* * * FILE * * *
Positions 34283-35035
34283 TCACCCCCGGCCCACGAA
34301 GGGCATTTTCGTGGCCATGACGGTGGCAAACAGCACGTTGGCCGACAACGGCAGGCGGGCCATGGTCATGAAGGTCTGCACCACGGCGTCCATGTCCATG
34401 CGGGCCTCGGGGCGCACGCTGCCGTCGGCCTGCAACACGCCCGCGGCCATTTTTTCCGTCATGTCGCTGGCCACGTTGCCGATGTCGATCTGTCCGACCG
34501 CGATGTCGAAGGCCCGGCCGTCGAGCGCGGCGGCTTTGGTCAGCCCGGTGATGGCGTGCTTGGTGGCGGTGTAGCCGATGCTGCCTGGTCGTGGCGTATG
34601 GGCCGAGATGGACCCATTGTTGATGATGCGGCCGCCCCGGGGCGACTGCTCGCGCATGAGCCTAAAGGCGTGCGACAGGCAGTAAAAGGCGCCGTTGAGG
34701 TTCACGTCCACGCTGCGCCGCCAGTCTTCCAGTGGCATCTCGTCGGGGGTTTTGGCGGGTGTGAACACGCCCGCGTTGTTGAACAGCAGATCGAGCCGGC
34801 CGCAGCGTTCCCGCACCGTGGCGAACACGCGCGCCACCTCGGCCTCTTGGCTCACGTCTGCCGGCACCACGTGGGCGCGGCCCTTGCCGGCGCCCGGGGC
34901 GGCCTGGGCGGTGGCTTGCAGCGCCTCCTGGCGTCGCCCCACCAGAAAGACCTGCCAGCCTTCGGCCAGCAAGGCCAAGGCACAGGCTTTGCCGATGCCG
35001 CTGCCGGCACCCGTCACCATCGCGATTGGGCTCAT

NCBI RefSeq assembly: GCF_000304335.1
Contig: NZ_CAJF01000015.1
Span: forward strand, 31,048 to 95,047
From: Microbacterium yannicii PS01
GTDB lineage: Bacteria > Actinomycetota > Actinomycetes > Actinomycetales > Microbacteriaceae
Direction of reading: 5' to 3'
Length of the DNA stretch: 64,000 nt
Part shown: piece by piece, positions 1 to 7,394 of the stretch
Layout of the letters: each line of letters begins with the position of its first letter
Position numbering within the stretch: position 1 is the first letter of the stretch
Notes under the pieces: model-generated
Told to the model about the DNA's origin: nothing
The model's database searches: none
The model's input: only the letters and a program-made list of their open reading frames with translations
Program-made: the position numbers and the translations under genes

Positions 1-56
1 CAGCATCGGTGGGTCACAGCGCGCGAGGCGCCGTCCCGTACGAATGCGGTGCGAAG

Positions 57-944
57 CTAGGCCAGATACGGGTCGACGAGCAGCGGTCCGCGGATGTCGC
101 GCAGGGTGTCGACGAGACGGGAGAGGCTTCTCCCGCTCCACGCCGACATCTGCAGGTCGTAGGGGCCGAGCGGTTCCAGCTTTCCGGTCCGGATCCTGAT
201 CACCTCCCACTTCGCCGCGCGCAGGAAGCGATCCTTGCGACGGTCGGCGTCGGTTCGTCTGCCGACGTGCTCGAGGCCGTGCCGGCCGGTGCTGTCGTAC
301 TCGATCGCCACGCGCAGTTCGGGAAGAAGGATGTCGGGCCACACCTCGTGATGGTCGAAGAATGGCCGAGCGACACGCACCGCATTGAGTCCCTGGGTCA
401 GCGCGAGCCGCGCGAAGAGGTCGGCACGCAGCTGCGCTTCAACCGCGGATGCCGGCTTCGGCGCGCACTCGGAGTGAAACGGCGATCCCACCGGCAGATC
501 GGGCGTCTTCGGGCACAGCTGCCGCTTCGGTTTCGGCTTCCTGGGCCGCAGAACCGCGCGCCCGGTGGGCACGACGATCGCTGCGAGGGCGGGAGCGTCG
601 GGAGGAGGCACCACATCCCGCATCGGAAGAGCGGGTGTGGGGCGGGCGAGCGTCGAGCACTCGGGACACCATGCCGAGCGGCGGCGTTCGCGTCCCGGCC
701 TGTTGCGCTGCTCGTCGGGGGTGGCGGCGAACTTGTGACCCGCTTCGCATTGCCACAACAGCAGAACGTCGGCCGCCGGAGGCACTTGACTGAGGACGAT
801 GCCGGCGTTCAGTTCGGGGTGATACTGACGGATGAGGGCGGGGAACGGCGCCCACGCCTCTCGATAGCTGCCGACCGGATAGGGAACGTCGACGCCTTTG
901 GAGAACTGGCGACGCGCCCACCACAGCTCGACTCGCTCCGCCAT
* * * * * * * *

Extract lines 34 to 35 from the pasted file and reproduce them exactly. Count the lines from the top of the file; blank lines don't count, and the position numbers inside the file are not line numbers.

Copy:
501 GGGCGTCTTCGGGCACAGCTGCCGCTTCGGTTTCGGCTTCCTGGGCCGCAGAACCGCGCGCCCGGTGGGCACGACGATCGCTGCGAGGGCGGGAGCGTCG
601 GGAGGAGGCACCACATCCCGCATCGGAAGAGCGGGTGTGGGGCGGGCGAGCGTCGAGCACTCGGGACACCATGCCGAGCGGCGGCGTTCGCGTCCCGGCC